Culture Secretary Matt Hancock has tasked Ofcom with investigating whether Trinity Mirror’s takeover of the Express could impact on editorial decision making at the right-wing tabloid.
As well as considering the impact on freedom of expression and opinion, Mr. Hancock has asked the media regulator to examine whether the deal, which would give Trinity Mirror the second-largest circulation in the UK, would impact on plurality of views.
“I have written to the parties today confirming my decision to issue a public interest intervention notice (PIIN) on both grounds,” Mr. Hancock said Tuesday.
“I will then consider whether or not to refer the merger for a more detailed investigation, or whether to accept undertakings-in-lieu of such a reference,” he added.
The Culture Secretary has given Ofcom until May 31st to complete the investigation, reports The Guardian. He also asked the Competition and Markets Authority (CMA), which launched its initial investigation in March, to report back on any other competition issues.
Senior figures from Trinity Mirror, an organisation which helped found the radical left HOPE not Hate and was caught up in a fake news scandal after publishing fabricated pictures purporting to show British soldiers abusing Iraqi prisoners in 2004, has said it would guarantee that the Labour-supporting media group will not influence right-wing media titles such as the Express.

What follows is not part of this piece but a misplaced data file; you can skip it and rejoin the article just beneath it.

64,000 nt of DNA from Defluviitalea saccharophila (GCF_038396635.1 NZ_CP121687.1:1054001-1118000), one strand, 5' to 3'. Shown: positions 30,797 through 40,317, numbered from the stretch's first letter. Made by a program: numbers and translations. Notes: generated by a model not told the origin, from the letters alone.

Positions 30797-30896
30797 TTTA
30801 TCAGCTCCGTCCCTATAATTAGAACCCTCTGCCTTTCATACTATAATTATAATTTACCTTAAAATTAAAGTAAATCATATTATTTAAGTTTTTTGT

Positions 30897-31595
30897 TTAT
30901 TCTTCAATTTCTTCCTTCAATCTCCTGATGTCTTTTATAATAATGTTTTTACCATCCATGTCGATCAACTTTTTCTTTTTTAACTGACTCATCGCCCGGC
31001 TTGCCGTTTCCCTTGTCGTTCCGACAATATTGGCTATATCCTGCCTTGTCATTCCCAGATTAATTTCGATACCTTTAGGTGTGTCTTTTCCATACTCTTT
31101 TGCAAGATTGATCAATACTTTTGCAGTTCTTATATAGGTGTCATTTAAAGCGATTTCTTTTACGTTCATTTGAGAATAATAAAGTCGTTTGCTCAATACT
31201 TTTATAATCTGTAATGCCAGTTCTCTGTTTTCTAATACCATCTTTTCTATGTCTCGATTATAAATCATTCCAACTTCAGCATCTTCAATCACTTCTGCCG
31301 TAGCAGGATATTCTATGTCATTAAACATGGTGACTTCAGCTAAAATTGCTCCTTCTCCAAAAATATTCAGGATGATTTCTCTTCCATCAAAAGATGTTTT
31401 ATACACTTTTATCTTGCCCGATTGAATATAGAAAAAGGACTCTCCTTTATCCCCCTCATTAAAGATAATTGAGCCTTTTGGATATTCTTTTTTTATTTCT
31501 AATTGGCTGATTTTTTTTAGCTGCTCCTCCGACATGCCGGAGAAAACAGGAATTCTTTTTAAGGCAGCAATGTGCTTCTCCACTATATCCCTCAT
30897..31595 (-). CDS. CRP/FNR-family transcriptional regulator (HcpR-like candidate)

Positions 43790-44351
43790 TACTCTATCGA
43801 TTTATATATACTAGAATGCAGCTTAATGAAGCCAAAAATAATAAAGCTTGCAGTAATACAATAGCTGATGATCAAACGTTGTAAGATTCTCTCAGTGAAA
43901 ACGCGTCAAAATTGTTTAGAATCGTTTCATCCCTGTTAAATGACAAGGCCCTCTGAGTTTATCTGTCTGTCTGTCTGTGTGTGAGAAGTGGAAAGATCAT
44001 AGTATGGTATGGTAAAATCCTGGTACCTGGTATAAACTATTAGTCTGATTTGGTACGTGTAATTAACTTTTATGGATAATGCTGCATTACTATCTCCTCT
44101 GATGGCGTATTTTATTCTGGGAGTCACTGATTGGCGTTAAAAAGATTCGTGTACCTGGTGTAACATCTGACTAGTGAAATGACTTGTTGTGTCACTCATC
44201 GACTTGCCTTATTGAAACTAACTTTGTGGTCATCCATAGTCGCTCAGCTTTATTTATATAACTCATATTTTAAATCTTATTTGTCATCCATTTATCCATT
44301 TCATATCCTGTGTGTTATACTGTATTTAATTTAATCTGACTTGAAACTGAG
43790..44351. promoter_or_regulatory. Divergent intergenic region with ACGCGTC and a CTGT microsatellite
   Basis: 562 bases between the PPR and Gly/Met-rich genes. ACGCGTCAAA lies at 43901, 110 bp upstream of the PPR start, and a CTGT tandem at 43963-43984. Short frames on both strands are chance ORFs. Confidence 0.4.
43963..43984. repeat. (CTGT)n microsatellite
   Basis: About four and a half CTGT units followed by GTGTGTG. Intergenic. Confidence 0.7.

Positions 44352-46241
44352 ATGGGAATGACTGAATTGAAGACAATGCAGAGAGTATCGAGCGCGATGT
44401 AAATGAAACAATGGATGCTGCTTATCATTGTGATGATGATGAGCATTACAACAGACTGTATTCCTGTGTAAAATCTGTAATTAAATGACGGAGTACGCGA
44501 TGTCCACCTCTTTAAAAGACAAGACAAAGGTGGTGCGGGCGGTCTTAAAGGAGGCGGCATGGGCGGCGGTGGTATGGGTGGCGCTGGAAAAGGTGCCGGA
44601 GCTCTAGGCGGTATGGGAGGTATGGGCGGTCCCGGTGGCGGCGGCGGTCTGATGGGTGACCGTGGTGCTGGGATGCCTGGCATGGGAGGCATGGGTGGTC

Regulator Investigates Far-Left Trinity Mirror Acquisition of Right-Wing Daily Express over Media Monopoly Concerns https://t.co/P2DbohHQP9
— Breitbart London (@BreitbartLondon) March 6, 2018
Days after the shareholder vote on the takeover of the Richard Desmond-owned newspapers, Daily Express editor Hugh Whittow and the Daily Star‘s editor Dawn Newsom both resigned and were replaced by Sunday Mirror and Sunday People editor Gary Jones and Daily Mirror associate editor Jon Clark respectively.
During a Home Affairs Select Committee last week, formerly the Mirror’s Jones – now editing the Daily Express – told MPs that some of the Express’s past front pages had been “downright offensive” and alleged that they had contributed to an “Islamophobic sentiment” in the media.
“I’ve gone through a lot of former Express front pages and I felt very uncomfortable looking at them,” Jones told MPs. “I wouldn’t want to be party to any newspaper that would publish such material.”